Chardonnay is a white grape variety native to Burgundy, which can now be found throughout the wine-growing world from Italy to Australia. It is now considered an international grape variety, suitable for cultivation in every corner of the globe because of its versatility. Chardonnay adds a touch of elegance and fruity and mineral notes, depending on the method of ageing in wood or in stainless steel. Our selection allows you to discover the many aspects of this grape variety with recognisable tasting characteristics.
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Precious and collectible bottle kept in the Teca.

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Chardonnay production areas 

Chardonnay, originally from Burgundy, is the most famous French variety and the most widely grown internationally. This white grape variety is particularly versatile, and is grown in all corners of the planet: New Zealand, Israel, Australia, California, Chile, Argentina and naturally Italy. The incredible variety of the aromatic components found in Chardonnay endows wine produced from it with different nuances depending on the growing terroir and climate, making every tasting a new, unique experience. The leaves of this variety are rounded, while the bunches are of medium size, loose-packed and pyramidal in shape. Its early budbreak makes it particularly sensitive to spring frosts, and the thin skin of the berry can facilitate the development of acid rot. This makes it crucial to find the best time to harvest, since if left too late it may result in excessively low acidity in the wine. 

Elegant, fruity wines 

Chardonnay can give still white wines with a very high ABV and somewhat marked acidity. Greenish straw yellow in colour, its characteristic aroma is delicate and fruity, with hints of tropical fruit, pineapple, mint and spring flowers. Chardonnay lends itself well to vinification in wood vats and barrel ageing, which endows it with a golden yellow hue and delicate spiced aromas of dried fruit, almond and vanilla. Depending on the ageing period, it may also acquire aromas of toasted hazelnuts, melted butter and acacia honey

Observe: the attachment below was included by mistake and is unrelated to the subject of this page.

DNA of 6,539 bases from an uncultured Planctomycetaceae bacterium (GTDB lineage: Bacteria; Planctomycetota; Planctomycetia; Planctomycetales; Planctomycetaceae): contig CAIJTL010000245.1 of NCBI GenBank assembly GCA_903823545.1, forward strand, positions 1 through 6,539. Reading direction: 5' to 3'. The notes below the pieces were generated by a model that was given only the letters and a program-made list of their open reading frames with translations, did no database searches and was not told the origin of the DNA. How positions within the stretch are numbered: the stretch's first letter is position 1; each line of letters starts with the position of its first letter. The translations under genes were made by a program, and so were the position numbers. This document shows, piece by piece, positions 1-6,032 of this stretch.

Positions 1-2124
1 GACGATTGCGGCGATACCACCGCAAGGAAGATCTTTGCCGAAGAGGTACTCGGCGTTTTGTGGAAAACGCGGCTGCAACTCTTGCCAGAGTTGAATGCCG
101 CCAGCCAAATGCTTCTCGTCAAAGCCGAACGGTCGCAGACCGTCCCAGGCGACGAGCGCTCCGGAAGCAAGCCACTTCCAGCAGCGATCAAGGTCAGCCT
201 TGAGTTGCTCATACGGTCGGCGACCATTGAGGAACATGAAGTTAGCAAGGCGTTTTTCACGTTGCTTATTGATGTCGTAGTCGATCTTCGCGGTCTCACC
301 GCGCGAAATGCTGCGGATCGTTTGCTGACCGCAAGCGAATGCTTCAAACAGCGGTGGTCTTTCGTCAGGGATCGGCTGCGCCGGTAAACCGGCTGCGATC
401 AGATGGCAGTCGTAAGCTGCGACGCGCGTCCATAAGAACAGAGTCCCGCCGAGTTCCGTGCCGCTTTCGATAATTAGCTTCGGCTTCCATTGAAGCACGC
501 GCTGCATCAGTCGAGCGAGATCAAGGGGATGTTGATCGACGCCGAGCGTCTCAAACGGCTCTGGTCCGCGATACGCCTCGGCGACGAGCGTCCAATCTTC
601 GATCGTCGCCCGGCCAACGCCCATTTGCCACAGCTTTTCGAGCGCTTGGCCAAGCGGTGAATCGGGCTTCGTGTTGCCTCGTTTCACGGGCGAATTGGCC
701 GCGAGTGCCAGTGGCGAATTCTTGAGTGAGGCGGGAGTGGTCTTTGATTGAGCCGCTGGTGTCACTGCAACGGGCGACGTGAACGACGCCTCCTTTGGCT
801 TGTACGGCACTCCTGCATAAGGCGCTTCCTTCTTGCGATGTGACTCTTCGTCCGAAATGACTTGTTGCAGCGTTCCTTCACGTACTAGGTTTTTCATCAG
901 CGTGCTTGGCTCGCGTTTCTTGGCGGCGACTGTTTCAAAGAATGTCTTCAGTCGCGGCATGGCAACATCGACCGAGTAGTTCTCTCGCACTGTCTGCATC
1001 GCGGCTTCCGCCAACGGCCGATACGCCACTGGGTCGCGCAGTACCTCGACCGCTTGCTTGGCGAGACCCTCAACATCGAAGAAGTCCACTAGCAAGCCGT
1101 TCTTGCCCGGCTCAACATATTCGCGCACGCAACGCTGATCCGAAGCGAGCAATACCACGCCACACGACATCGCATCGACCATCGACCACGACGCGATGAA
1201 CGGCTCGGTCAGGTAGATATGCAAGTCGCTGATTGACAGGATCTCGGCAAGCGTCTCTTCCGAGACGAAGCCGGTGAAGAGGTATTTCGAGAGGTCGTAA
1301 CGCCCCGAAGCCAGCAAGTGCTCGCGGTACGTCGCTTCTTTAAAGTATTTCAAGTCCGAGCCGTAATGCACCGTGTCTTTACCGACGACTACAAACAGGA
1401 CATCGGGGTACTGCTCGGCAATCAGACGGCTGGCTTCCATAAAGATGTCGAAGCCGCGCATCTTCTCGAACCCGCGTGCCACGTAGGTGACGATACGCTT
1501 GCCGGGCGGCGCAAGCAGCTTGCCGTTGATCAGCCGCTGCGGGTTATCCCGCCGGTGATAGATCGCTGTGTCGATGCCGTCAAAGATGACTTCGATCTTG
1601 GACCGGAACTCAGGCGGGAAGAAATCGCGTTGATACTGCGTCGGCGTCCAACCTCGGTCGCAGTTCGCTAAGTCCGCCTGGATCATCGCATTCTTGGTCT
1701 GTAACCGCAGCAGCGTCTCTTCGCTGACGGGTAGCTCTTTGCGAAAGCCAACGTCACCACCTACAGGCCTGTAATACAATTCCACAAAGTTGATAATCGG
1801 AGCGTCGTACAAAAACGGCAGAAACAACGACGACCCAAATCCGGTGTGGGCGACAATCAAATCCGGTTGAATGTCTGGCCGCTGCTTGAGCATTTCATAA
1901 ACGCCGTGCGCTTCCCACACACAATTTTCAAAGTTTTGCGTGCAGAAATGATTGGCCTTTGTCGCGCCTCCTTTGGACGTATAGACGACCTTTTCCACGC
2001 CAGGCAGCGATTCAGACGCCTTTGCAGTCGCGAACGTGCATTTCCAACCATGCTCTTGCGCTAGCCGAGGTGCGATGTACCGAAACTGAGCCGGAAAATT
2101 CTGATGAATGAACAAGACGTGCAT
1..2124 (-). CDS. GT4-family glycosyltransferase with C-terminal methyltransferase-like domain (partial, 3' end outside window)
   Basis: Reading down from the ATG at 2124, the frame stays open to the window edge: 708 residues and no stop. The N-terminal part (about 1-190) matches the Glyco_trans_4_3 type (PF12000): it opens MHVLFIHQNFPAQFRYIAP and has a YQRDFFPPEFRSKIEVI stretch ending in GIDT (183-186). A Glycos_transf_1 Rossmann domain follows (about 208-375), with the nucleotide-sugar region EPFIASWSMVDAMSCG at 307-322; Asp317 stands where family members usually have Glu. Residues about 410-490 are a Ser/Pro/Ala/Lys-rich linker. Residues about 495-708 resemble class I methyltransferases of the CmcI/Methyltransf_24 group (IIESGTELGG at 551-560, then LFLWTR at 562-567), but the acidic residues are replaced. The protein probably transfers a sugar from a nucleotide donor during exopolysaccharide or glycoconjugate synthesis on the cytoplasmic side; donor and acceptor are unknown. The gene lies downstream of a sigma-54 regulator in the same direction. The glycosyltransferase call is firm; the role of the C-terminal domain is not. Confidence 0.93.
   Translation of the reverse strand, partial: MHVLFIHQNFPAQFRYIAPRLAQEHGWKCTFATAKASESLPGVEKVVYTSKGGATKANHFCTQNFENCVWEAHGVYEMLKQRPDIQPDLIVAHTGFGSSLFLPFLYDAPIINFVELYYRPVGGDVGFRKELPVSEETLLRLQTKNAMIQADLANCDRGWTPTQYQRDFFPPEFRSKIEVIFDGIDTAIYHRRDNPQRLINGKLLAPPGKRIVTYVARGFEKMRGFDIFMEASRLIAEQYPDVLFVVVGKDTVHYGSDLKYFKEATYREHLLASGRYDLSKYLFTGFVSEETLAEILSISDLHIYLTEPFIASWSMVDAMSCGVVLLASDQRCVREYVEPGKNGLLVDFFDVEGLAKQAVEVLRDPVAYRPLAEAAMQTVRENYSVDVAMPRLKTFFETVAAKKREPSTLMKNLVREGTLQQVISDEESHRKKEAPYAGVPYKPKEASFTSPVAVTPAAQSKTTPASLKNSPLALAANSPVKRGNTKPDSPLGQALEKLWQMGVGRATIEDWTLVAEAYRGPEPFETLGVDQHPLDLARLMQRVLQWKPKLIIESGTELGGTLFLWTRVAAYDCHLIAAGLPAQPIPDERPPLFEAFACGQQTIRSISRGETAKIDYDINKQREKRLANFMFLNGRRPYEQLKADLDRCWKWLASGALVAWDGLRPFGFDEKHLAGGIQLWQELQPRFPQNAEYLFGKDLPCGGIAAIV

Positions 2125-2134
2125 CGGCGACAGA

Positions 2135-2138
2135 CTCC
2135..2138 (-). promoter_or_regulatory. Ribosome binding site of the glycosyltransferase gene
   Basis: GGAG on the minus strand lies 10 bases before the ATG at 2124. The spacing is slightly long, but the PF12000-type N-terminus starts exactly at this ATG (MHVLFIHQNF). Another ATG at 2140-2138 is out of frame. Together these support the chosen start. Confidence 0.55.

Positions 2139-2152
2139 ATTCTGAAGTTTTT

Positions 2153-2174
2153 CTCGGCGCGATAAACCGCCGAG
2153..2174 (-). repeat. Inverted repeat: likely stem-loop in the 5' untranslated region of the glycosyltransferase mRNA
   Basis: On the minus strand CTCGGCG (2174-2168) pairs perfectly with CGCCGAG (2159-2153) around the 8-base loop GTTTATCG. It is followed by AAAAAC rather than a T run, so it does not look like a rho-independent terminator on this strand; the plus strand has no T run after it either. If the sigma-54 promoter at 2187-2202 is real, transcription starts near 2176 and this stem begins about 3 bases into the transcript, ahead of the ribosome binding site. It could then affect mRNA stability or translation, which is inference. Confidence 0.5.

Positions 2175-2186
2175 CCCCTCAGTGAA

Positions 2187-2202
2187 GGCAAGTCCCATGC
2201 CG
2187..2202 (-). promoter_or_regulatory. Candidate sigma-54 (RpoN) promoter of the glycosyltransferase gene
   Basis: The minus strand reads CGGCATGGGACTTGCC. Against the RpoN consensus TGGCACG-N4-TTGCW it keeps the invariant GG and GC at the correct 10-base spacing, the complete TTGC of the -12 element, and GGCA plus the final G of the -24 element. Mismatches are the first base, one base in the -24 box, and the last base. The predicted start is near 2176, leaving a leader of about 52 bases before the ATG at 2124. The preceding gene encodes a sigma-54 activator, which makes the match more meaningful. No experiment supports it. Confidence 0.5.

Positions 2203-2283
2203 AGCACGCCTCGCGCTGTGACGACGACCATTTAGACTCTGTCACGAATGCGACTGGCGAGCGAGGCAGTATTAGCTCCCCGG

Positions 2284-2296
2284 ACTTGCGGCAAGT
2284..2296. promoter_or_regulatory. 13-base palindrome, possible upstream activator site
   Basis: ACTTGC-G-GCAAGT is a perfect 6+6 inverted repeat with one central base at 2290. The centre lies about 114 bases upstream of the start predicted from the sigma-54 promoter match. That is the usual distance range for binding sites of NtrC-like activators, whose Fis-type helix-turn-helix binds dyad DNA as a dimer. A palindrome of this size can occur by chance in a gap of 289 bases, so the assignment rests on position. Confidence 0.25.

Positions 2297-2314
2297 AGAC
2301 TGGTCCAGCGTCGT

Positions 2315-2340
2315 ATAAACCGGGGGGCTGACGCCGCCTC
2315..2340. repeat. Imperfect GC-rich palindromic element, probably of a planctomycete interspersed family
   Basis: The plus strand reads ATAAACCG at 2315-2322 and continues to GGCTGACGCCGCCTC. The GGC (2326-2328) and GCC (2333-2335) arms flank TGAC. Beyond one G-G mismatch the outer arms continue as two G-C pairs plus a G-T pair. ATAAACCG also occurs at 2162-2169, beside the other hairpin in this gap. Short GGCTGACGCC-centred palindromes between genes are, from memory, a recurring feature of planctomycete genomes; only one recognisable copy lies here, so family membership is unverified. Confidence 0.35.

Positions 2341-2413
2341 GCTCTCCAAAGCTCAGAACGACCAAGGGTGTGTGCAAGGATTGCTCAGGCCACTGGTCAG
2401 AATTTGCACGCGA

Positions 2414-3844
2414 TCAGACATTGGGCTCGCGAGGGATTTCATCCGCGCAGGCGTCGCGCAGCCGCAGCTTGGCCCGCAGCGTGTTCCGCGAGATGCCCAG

Still or sparkling Chardonnay: which do you prefer? 

Chardonnay is used in the best blends for the production of Metodo Classico sparkling wines, from Champagne to the Italian spumantes of Franciacorta and Trento DOC, and displays excellent ageing potential. Italy boasts a long tradition in the cultivation of Chardonnay, especially in the subalpine belt, with production in Piedmont, Friuli-Venezia Giulia, Veneto, Trentino Alto-Adige, Valle d’Aosta, Tuscany and Sicily. It can be used as a monovarietal to obtain a wide range of still, semi-sparkling or sparkling wines, or in blends with white or black grape varieties such as Pinot Blanc and Pinot Noir. Lively, fresh, buttery and extremely elegant. 

Chardonnay’s acidity and pairings 

The extreme versatility of Chardonnay, still, barrique aged, macerated or sparkling, allows for a wide range of food pairings. Its acidity makes it appreciable in pairings with rich, fatty dishes such as salmon and fried fish. For a plate of shellfish and oysters, we advise an elegant pairing with Champagne, while Franciacorta is a good choice for an informal aperitif, as is an Alto Adige DOC still Chardonnay or a Bianco IGT. We see a play on contrasts, meanwhile, when it is part of an aperitif with platters of cured meats and mature cheeses. Makes an excellent accompaniment for white meats and lean cuts in general.